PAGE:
A fascinating read is Justin Martyr’s First Apology (considered the first Christian Apologist after the apostles) written to Roman Emperor Antonius Pius in AD 150. Before you think this is a boring historical read, place yourself in Justin’s shoes (or sandals). Imagine writing a letter on behalf of millions of Christians to the most powerful person in the world at that time. This Emperor, who holds in his hand the power to stop the immense persecution taking place towards Christians at this time. Imagine the effort, the tears, the blood, the prayer you would put into this letter. Now read what the Emperor read from the pen of Justin Martyr:
Since you are called pious and philosophers, guardians of justice and lovers of learning, pay attention and listen to my address. If you are indeed followers of learning, it will be clear. We have not come to flatter you by this writing nor please you by our address, but to beg that you pass judgment after an accurate and searching investigation. . . . As for us, no evil can be done to us unless we are convicted as evildoers or proved to be wicked men. You can kill us. But you cannot hurt us.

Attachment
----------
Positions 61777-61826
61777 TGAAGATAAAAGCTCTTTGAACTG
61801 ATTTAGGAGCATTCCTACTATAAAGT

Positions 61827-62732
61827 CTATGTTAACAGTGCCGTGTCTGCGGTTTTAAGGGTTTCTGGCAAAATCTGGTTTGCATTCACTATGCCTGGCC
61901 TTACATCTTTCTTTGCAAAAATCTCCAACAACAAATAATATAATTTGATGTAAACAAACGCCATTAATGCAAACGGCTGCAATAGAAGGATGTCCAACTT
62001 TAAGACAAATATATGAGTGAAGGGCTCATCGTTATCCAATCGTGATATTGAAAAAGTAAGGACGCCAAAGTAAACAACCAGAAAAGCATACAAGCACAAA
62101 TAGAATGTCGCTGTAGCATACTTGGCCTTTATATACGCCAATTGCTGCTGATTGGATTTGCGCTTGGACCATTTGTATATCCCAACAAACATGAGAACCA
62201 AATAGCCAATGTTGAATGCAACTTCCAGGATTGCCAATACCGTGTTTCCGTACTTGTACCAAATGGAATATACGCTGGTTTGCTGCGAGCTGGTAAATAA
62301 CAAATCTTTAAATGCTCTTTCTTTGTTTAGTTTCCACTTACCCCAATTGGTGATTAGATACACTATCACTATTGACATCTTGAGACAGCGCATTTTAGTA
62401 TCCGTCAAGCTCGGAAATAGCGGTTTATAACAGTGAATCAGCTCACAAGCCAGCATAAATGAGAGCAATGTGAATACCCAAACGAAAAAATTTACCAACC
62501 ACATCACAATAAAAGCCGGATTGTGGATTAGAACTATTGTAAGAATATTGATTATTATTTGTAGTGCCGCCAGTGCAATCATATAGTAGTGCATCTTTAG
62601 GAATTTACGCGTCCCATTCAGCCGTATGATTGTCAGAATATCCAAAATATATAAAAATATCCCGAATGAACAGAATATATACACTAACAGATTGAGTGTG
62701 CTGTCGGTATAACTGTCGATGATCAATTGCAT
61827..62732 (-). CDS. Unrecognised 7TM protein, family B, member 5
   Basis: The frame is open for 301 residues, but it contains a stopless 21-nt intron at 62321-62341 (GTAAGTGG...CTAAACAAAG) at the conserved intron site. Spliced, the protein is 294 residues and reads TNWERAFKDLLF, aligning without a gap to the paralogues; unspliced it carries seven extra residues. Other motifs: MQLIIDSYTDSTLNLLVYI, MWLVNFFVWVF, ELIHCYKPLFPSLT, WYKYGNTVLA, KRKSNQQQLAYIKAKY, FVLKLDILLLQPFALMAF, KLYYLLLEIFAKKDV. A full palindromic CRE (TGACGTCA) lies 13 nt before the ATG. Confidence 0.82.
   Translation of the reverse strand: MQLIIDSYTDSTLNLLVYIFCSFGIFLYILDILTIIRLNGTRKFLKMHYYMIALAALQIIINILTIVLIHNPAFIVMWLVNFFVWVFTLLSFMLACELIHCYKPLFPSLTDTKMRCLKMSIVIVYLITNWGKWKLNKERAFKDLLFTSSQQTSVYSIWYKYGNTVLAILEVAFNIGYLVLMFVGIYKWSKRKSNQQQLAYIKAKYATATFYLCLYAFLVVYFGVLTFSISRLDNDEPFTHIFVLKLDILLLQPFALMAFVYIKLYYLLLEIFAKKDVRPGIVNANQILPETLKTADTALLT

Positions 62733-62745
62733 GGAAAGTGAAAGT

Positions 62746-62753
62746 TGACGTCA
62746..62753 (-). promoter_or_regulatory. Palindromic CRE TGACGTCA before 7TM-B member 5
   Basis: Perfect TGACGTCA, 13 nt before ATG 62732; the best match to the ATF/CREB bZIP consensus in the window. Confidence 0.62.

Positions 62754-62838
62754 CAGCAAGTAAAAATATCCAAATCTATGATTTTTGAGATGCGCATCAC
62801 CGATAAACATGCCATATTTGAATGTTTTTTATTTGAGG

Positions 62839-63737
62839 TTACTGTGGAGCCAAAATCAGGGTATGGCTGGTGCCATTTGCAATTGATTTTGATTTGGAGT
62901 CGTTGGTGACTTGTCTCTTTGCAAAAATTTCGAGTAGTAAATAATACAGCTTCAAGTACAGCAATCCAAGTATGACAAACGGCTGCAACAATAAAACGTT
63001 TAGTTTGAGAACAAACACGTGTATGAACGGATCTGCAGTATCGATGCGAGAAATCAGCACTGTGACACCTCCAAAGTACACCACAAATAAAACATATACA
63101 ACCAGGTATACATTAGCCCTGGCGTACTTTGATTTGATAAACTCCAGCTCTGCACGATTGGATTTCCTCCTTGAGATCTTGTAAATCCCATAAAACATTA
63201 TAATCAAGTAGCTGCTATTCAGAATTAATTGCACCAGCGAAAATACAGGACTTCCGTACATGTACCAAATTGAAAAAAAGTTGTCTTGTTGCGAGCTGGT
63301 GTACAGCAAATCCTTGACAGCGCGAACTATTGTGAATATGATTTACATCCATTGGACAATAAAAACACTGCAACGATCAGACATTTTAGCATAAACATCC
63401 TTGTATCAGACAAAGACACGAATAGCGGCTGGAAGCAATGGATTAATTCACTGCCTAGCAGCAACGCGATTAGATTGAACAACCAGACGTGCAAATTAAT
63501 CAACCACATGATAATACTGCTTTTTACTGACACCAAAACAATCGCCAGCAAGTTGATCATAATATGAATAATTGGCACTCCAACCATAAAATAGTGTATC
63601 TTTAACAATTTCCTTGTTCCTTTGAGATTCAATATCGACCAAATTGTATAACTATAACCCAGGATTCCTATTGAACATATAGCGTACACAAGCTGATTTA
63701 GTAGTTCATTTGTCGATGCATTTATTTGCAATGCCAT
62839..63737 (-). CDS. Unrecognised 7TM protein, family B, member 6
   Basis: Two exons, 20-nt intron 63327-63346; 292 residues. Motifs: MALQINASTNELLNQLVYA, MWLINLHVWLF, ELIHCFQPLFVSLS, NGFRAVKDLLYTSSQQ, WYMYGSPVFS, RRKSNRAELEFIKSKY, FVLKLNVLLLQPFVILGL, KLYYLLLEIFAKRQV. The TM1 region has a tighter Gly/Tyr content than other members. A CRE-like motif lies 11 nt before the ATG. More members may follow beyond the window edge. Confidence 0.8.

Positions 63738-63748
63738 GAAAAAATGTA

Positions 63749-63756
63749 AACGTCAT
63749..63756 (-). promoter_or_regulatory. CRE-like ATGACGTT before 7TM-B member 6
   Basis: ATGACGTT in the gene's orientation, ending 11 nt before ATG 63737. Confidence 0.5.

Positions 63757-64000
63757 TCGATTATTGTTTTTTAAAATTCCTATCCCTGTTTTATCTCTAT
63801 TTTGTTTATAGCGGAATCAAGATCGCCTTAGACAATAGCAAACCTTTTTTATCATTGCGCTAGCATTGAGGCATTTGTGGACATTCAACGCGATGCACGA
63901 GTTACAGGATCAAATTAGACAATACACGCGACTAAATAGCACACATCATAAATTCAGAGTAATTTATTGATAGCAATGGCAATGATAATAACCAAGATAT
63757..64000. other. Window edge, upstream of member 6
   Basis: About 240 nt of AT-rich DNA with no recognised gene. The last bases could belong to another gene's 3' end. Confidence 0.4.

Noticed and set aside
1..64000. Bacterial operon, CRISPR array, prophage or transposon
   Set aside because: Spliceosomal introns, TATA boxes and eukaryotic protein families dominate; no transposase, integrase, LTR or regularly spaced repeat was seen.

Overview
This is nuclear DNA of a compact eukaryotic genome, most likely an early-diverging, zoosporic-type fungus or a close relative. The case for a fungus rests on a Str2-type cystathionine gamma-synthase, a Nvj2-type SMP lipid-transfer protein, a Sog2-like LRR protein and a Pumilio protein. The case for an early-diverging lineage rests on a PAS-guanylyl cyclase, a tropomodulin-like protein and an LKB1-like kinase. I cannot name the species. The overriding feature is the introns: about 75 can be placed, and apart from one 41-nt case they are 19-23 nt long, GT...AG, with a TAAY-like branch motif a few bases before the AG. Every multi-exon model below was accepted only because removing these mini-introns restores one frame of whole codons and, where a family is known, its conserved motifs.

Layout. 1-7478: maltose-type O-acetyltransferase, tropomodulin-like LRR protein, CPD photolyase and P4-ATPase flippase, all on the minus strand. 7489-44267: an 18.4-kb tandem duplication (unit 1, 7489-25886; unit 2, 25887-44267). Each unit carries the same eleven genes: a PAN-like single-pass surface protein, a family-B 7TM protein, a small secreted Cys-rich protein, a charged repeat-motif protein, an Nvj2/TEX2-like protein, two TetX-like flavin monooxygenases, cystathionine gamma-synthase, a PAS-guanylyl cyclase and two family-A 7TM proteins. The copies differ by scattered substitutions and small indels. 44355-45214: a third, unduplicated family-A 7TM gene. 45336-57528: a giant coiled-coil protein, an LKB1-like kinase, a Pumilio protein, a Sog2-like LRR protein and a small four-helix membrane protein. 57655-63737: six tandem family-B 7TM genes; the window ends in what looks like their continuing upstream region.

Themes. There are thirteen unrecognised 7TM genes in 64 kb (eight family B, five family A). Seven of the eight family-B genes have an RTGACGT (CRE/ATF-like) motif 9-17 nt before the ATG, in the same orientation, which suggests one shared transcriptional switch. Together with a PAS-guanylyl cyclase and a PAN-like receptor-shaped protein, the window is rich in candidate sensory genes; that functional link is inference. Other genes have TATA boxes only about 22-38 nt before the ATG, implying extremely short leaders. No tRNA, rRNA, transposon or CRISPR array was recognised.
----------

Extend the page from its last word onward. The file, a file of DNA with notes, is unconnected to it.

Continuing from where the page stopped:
To avoid anyone thinking that this is an unreasonable and reckless declaration, we demand that the charges against the Christians be investigated. If these are substantiated, we should be justly punished. But if no one can convict us of anything, true reason forbids you to wrong blameless men because of evil rumors. If you did so, you would be harming yourselves in governing affairs by emotions rather than by intelligence. . . . It is our task, therefore, to provide to all an opportunity of inspecting our life and teachings. . . . It is your business, when you hear us, to be good judges, as reason demands. If, when you have learned the truth, you do not do what is just, you will be without excuse before God.
You see quickly that Justin Martyr wanted to remind the Emperor who was really in charge. You don’t sense a desperate plea but a calm spirit. That is a sign of great trust in God. Justin writes his letter to the Emperor without fear or worry. He leaves the rest up to God.
Justin Martyr was eventually beheaded in the reign of Marcus Aurelius. Justin had refused to sacrifice to the Roman gods. He told the Prefect to do as he wished. Christians do not sacrifice to idols